On November 15th, the Federal Reserve Bank of New York’s Innovation center (NYIC) announced it will launch a 12-week pilot program with major financial institutions for the central bank’s digital currency (CBDC).
The program is designed to explore the feasibility of an “interoperable network of central bank wholesale digital money and commercial bank digital money operating on a shared multi-entity distributed ledger” on a regulated network with liability. Participants include BNY Mellon, Citi, HSBC, Mastercard, PNC Bank, TD Bank, Trust, U.S. Bank, and Wells Fargo. These banking and financial giants will run the project by issuing tokens and settling transactions through simulated central banks. The project will test the technical feasibility, legal viability, and commercial applicability of the distributed ledger, as well as simulate tokens and explore the regulatory framework, which may be extended to multi-currency operations and regulated stablecoins.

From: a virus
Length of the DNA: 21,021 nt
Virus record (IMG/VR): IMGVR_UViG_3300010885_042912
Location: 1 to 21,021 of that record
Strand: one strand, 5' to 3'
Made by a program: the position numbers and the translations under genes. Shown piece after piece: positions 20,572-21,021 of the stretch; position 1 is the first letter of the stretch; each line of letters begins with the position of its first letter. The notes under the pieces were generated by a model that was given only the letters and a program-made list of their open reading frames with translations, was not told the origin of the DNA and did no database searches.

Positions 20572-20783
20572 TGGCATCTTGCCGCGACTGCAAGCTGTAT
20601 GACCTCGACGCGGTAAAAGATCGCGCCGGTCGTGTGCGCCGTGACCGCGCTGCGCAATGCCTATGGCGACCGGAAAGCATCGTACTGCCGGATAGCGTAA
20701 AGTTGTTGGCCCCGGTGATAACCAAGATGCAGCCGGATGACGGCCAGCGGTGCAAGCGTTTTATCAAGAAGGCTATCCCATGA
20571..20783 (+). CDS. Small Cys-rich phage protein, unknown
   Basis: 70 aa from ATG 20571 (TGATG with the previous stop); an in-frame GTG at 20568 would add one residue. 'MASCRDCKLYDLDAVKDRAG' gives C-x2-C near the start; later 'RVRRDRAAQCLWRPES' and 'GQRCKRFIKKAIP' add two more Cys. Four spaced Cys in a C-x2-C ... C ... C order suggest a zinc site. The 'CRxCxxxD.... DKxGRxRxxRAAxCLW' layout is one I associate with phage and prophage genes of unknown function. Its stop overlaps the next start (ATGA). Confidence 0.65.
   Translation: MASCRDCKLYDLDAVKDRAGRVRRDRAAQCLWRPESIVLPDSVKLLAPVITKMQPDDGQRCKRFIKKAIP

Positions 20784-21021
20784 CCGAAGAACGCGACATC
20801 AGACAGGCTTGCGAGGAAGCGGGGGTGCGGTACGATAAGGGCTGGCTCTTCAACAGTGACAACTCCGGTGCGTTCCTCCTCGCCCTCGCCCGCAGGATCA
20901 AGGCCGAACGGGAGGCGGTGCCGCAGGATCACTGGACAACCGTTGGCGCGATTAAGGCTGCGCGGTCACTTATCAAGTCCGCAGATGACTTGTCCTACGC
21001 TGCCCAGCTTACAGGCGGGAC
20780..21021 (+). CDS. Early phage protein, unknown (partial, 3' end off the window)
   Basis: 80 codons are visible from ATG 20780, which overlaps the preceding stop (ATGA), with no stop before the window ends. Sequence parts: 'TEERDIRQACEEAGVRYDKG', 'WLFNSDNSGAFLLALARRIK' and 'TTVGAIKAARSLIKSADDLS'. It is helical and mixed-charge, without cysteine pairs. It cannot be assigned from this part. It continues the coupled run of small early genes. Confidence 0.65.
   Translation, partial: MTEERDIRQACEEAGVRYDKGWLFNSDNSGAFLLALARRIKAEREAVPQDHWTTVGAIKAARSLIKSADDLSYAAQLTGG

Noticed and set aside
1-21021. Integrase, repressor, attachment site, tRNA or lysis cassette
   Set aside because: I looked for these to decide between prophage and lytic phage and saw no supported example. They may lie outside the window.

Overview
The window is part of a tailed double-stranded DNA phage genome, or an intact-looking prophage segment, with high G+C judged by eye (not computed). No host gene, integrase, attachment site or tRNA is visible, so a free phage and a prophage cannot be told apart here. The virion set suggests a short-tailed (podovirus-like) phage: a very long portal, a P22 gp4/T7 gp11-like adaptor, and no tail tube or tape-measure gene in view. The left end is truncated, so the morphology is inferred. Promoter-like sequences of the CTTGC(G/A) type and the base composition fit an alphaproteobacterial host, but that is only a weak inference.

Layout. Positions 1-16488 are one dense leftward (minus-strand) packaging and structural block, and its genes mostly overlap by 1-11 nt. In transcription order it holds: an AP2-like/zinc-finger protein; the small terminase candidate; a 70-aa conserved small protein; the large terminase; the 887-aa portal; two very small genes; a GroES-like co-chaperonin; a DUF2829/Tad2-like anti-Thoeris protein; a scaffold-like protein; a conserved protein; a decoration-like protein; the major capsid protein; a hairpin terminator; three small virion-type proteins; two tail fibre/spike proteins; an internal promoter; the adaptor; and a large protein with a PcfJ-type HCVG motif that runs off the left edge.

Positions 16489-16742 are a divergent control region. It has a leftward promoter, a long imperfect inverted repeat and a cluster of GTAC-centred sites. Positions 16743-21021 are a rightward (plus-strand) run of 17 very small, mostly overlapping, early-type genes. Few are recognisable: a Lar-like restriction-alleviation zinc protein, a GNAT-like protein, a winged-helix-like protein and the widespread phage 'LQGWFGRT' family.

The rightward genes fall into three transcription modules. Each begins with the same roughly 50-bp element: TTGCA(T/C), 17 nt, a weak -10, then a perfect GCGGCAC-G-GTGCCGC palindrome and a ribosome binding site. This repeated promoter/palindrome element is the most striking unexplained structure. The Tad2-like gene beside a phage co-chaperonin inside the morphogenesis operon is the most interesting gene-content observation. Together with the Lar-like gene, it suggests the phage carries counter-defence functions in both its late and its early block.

This follows the release of a study on CBDC by the New York International Financial Center, where the trial’s first phase tested foreign exchange spot transactions to determine whether blockchain could improve the speed, cost, and access of cross-border wholesale settlement.
There is currently no consensus among U.S. federal regulators on whether to launch a digital dollar, but agencies and the private sector have been exploring the possibility. Previous executive orders issued by Biden establishing a framework for digital assets have been criticized, with lawmakers questioning the role played by Congress and noting that digital dollars could inhibit private sector innovation.